Writer: Cullen Bunn
Art: Tyler Crook, Bill Crabtree
Reviewer: Paul A. DiNello
The Sixth Gun series from Oni Press has brought us an epic wild west show mixed with the supernatural that has delighted readers for years. The quest for the fabled Six Guns rages on but with Dust to Dust, writer Cullen Bunn delivers a real treat with a tantalizing prequel featuring fan favorite Billjohn O’Henry’s mission to save his dying daughter Sally. He will use all of the tools at his disposal and a few that aren’t as well.
The three-part series concludes with Billjohn’s failed attempt to steal a powerful artifact that could have healing attributes. He is staring down the barrel of the Immortal Girl six-shooter and is surrounded by her kin with no escape. Only Billjohn’s words can save him and he better talk his way out quickly if there is any hope of keeping Sally alive. It is a race against time where sacrifice and loss give our hero a chance at redemption but there is ancient magic standing in Billjohn’s path of achieving his ultimate goal.
Cullen Bunn triumphs in exploring the back story of Billjohn O’Henry, bringing to life a beloved character that while gone from the main story still resonates with readers. His devotion to family and what lengths he will go to protect them makes his adventures with Drake even richer. Bunn excels at instilling humor, action and real emotion to the Sixth Gun series and he succeeds in bringing the same character development to this companion mini-series.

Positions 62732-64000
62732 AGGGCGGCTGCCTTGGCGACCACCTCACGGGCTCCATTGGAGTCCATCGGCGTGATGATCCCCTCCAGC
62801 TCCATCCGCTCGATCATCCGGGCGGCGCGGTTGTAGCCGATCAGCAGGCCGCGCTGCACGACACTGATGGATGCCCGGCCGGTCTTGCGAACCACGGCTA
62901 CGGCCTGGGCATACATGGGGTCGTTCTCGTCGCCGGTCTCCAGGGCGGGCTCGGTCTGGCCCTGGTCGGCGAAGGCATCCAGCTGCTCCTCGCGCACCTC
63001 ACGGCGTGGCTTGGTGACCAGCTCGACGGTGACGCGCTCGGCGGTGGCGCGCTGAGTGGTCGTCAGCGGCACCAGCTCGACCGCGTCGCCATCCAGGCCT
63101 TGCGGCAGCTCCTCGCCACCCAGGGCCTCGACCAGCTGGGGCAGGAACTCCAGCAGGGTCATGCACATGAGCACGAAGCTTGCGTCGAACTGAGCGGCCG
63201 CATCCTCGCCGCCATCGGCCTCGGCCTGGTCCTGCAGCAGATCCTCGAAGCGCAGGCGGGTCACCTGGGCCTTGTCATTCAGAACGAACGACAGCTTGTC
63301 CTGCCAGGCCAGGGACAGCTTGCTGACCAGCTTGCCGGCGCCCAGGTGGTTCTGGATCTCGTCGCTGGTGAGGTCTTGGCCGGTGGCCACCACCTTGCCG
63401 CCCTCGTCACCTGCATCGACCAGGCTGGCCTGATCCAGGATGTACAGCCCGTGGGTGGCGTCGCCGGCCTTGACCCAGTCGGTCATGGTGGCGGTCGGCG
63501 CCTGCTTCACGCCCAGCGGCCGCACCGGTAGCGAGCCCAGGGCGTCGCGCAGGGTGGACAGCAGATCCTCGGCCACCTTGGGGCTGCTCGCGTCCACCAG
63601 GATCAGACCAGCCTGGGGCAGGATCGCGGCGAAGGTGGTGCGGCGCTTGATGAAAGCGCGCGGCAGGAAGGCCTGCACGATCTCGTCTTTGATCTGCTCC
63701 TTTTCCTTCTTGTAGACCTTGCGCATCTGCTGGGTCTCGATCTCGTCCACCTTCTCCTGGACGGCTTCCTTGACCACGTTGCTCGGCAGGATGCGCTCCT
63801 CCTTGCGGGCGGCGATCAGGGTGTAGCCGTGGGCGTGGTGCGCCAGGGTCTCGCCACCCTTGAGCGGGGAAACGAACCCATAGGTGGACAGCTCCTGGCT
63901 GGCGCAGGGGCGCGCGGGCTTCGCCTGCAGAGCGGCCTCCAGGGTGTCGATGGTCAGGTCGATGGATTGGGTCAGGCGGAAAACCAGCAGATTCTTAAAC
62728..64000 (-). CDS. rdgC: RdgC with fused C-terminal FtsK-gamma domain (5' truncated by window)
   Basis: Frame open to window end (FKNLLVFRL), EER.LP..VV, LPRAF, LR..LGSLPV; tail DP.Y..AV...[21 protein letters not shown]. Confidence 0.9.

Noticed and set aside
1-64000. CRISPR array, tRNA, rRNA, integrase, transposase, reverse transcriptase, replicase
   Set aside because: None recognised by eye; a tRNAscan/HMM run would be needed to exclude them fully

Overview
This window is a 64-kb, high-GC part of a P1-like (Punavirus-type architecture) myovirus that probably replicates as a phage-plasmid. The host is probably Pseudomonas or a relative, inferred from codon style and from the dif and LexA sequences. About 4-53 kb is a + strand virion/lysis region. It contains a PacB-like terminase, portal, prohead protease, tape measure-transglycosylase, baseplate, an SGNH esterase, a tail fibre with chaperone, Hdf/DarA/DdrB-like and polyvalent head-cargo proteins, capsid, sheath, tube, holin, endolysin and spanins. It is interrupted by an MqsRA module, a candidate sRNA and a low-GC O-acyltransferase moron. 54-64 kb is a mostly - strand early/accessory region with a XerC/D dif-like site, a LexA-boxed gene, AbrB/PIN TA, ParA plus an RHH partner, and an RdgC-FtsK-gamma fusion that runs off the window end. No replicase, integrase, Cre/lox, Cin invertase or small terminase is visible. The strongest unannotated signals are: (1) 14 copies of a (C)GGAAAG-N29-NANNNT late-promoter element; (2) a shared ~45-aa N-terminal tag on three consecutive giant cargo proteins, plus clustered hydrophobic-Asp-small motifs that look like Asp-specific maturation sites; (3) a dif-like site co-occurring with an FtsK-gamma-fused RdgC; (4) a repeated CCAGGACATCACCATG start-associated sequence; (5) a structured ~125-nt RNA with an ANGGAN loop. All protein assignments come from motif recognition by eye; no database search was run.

Illustrator Tyler Crook brings the action to life with his superior penciling skills. He nails the range of Billjohn’s intimidating facial expressions, the glint of humor in his eye and the despair and fear he cannot keep at bay as time begins to run out to save Sally. Crook succeeds in matching The Sixth Gun’s main illustrator Brian Hurtt’s rendition of this world with perfectly drawn characters, detailed backdrops and effective shadowing that add to the story itself. What I found amazing with Bill Crabtree’s use of color, particularly in this issue, are the muted tones he uses as Billjohn finds himself captured. He then brings the feeling of hope alive with vivid hues as there is a slim chance to save Sally only to return to a darker scale as time runs out. The final frames are remarkable in their foreboding of things to come.
The Sixth Gun has been a well written, well drawn and well colored series and this prequel maintains the same high level of excellence set by its source material. If you are unfamiliar with this series; I highly recommend a trip to your local shop to not only pick up this title but to begin your immersion into the larger post Civil War world of The Sixth Gun.
5.5 out of 6 Guns